Before last week’s midterms, we released four public polls covering key races in Tennessee and Florida.
Overall, the accuracy of our polls was quite good.
In Florida, we were one of the few polling organizations to accurately predict narrow one-point wins by former Governor Rick Scott over incumbent Bill Nelson in the senate race and Congressman Ron DeSantis over former Tallahassee Mayor Andrew Gillum in the race for governor.
Since it’s Florida, we will not know the final vote tally for at least another week while recounts, competing lawsuits, and numerous court decisions decide the final outcome. Regardless, we nailed the election night totals.
In Tennessee, we correctly forecasted an easy win for Republican Businessman Bill Lee over former Nashville Mayor Karl Dean in the governor’s race. Lee won by a surprising 21 points. The RealClear Politics average predicted a 14-point win and our polling showed a nine-point win.
In looking at the polling of the race, it appears most of the undecided voters ended up voting for the Republican candidate, Bill Lee.
The real headscratcher for us was the Tennessee Senate race. Our polling, along with a nearly concurrent poll conducted by East Tennessee State University, indicated a very close race.
Our polling showed former Democratic Governor and Mayor of Nashville, Phil Bredesen tied with Republican Congresswoman Marsha Blackburn at 47% of the vote with 6% of likely voters undecided.
Election night, Blackburn won the race easily by 11 points. (55% to 44%)
So what happened? It appears undecided voters broke en masse to the Republican candidate (Blackburn) just as they did in the Tennessee Governor’s race.
We compared our polling by region versus the preliminary vote totals by region. As you can see below, our margins are close to the actual vote in East and West Tennessee.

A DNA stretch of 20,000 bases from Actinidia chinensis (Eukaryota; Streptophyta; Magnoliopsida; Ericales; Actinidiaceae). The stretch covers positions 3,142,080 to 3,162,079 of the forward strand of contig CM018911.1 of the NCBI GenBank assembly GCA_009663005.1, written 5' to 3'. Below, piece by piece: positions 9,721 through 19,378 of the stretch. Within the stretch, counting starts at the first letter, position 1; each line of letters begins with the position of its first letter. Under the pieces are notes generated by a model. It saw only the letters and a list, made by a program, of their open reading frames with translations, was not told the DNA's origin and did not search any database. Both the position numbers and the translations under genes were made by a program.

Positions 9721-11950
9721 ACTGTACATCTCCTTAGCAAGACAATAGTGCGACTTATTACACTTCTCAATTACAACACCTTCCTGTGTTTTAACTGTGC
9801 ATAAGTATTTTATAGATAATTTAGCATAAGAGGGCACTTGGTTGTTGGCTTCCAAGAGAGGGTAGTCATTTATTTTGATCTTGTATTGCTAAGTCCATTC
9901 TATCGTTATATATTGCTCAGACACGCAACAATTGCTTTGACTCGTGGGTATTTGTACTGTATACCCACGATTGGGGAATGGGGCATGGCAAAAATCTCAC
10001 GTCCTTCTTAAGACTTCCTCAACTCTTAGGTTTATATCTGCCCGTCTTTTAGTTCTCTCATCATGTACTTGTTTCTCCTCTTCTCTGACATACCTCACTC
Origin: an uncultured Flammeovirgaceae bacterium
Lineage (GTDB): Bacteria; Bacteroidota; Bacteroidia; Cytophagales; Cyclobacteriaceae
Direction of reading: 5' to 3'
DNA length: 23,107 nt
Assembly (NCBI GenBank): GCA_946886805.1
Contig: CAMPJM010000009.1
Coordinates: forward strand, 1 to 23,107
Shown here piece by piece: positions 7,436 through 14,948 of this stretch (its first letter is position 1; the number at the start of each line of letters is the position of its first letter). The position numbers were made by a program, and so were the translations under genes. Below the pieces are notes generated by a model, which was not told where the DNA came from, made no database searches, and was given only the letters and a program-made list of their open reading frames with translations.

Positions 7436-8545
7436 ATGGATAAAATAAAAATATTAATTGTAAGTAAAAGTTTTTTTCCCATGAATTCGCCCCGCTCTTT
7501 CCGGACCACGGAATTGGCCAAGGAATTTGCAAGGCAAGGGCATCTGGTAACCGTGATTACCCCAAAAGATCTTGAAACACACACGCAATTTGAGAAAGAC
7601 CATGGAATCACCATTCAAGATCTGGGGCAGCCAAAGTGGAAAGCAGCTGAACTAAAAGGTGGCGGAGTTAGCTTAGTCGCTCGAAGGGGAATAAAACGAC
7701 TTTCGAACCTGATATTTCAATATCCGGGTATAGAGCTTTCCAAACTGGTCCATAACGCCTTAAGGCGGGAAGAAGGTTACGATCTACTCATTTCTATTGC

So what happened in Middle Tennessee? We had Bredesen up 8 points in Middle Tennessee, but Blackburn won her home region by 6 points. Before serving as governor, Bredesen served two terms as Mayor of Nashville so it was expected that he would do quite well in the region, which also trends Democrat. Blackburn has lived and represented Williamson County (which is just south of Nashville) for many years. However, these results were still a surprise.
We took at a look at the turnout for the state and Metro Nashville Davidson County and Shelby County (Memphis). Statewide, it appears turnout was up 55% over the 2014 midterm elections. In Shelby County, turnout was only up 47% from 2014 and in Metro Nashville Davidson County just 50%.
At first glance, it appears turnout in Davidson and Shelby, both Democrat strongholds, was a bit lower than expected and lagged the increases we saw across the rest of the state. It will be a few more days until we get precinct level data, but it looks like turnout in Shelby and Davidson should have been higher which would have it made it a closer race.
It should also be noted that strong storms roared across the state and the Middle Tennessee area the evening before and during the early morning of election day. Amid power outages and at least one reported death as a result of the storm, turnout could have been negatively affected by the bad weather.
There is one other thing to note about these results.
After the 2016 election, some pollsters and analysts suggested Trump’s surprising win was the result of “shy” Trump voters who were fearful of publicly identifying as a Trump supporter in polls and surveys. I should note, we were not surprised by the win. Our online polling indicated a close race and Trump win in 2016.
Regardless, many pollsters chalked up their misses in 2016 to quiet Trump supporters, and to not including enough working class/blue-collar voters in their polls. To combat this in 2018, most pollsters made changes to their methodologies to ensure voters from all educational backgrounds were included in their surveys, and the results of 2018 shows some improvement.
However, the Tennessee results where it appears undecided voters in both races broke heavily for the Republican candidate is very concerning to me. If we accept the shy voter theory, measuring public opinion in the increasingly uncivil environment we face today will become even more challenging. It’s certainly something we will be investigating over the next few months as more data from this election is released.
Hopefully, we can gain some clarity on these issues before the 2020 elections.